Owners says deal offer will keep venue alive after customers united in support
ATTEMPTS to save a popular community cafe from council eviction in Glasgow have been successful.
Three weeks of fundraising and campaigning to save the Blue Chair cafe on High Street have led to council owned landlord, City Properties, removing the threat of eviction and offering a viable debt repayment plan.
Activists and owner Lorelle McGurran are now celebrating the new lease of life for the community venue, which has become an open meeting spot for politics, performance and a community space for people recovering from addiction.
Speaking to CommonSpace about her meeting with City Properties McGurran explained: “I went in with my new business partner. I was surprised. They gave us a lot of kudos and credit for our level of support, which they had been totally aware of over the past weeks.
“There was a huge swing in attitude change in the way I was dealt with [by City Properties] from before this campaign.” Lorelle McGurran
“It had surprised them. They admitted they had underestimated the business. Previously there was no counter offers. They just rejected everything. This time they actually came back with a realistic deal that gave us financial breathing space. Our head is off the chopping block and I’m ecstatic.”
Over three weeks supporters raised over PS3,300, attracted new customers to the cafe, and gained support from local councillors and through the media.
“There was a huge swing in attitude change in the way I was dealt with [by City Properties] from before this campaign,” McGurran explained.
“I contacted them mid-campaign to arrange a meeting to sit down and discuss issues. The tone of communication was a complete flip side. They have changed their mind. They really did think that I was inexperienced and not from the industry.
“Perhaps on fat-cat capitalist standards maybe I’m not a viable business. But on community, grassroots, cultural standards I’m very much a viable business.”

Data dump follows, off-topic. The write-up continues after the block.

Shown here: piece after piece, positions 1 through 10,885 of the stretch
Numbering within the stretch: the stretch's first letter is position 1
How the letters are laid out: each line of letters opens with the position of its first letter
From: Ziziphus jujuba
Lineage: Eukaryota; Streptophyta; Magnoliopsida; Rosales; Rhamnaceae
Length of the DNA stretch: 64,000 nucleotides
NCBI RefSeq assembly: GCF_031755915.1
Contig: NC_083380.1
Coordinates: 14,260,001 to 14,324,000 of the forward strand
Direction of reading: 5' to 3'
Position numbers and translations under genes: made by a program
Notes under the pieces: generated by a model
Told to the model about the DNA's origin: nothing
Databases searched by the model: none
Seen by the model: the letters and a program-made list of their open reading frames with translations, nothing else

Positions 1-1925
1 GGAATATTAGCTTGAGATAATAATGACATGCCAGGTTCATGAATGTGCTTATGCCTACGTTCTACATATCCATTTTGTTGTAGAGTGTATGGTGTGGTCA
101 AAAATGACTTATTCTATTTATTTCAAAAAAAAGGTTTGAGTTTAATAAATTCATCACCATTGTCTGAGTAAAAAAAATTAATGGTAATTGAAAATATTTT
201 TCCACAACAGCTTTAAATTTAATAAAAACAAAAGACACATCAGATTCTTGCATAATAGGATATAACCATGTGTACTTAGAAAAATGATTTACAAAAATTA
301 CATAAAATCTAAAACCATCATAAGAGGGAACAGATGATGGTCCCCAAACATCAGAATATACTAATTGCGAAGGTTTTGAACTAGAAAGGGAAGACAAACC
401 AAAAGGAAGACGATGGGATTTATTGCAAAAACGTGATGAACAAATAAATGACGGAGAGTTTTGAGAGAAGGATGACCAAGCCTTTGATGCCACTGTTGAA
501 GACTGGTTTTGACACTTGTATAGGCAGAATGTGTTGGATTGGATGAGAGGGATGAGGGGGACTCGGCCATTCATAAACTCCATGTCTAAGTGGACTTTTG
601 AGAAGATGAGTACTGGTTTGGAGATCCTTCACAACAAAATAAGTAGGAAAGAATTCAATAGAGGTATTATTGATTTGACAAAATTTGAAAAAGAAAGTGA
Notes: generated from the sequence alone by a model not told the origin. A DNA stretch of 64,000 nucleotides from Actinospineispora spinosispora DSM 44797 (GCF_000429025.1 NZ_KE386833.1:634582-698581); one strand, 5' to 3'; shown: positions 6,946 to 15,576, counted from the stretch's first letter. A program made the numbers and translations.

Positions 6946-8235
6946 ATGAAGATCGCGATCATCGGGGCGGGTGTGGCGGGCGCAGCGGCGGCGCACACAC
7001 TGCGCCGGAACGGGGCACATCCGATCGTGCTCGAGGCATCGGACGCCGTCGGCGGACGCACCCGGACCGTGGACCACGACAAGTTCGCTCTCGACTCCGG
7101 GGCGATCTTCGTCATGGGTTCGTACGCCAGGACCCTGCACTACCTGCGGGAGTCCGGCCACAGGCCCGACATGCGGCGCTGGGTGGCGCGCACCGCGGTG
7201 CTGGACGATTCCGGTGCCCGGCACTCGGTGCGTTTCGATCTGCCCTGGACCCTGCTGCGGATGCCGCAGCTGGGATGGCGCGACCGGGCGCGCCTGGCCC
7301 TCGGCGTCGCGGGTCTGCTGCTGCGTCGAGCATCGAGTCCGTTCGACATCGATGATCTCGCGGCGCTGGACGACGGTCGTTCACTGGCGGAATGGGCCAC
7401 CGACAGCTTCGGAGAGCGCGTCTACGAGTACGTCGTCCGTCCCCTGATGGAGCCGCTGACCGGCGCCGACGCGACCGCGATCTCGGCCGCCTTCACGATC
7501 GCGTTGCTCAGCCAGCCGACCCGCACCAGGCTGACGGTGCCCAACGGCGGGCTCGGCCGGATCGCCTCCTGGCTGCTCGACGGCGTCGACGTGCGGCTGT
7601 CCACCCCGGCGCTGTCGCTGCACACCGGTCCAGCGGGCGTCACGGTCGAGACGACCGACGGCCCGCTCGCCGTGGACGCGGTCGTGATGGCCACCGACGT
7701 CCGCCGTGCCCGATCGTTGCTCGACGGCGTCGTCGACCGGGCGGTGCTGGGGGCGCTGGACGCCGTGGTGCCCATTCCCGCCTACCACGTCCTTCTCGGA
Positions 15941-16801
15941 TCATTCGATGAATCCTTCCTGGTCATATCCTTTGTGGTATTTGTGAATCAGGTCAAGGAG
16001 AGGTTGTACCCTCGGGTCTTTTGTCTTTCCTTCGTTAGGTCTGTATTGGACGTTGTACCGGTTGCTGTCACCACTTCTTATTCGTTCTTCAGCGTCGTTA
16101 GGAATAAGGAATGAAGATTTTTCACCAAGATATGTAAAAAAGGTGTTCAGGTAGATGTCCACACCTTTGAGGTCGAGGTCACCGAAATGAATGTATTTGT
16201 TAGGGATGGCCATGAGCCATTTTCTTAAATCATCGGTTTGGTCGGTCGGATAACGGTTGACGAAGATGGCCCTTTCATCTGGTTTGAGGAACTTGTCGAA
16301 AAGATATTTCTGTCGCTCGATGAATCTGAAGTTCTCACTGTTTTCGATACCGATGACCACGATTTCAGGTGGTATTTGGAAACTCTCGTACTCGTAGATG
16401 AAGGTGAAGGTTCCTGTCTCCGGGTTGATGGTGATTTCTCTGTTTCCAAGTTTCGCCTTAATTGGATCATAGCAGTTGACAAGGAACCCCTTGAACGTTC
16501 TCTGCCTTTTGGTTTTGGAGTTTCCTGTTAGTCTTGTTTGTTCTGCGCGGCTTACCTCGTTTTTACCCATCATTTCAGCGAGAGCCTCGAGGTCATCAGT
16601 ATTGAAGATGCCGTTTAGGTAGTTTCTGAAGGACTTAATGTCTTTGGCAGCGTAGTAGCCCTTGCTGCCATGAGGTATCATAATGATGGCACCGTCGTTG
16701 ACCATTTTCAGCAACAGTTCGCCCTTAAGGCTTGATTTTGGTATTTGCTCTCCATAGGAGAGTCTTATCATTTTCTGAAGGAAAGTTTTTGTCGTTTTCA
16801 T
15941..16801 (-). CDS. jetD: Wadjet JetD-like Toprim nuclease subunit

The Blue Chair ran up around PS10,000 of debt running its first year and a half of operation, but is now running at a monthly profit. Due to the campaign, McGurran has already begun to reduce the debt and bring in investors to what had been a one-woman operation.
“Perhaps on fat-cat capitalist standards maybe I’m not a viable business. But on community, grassroots, cultural standards I’m very much a viable business.” Lorelle McGurran
“I’m confident that we can [complete the repayment plan]. Then ‘we’ will grow. Our trade has picked up because of the buzz and the raising of awareness,” she said.
The victory to prevent the eviction of the cafe was welcomed by campaign organiser Aileen McKay: “We are absolutely delighted that the Blue Chair community cafe is able to stay open. It’s a welcoming and inclusive environment, and much-loved independent business.
“We’re looking forward to welcoming in customers new and old. A huge thank you must go to each and every person who contributed their time, money, and skills to our campaign – it’s been invaluable.”
City Properties confirmed to CommonSpace that the meeting with McGurran had been “very positive”, but did not wish to comment further on tenant financial issues.
“As in this instance, we are willing to work with tenants experiencing financial difficulties to find a suitable solution for all involved,” a spokesperson added.
Elsewhere in Scotland campaigners have called for resistance to the eviction of tenant farmer Andrew Stoddart , a case that was also profiled on CommonSpace .
Over 100 families are also set to be evicted from Lorne Street in Edinburgh in the new year, despite calls to turn the housing into a cooperative scheme.
Picture courtesy of The Blue Chair Cafe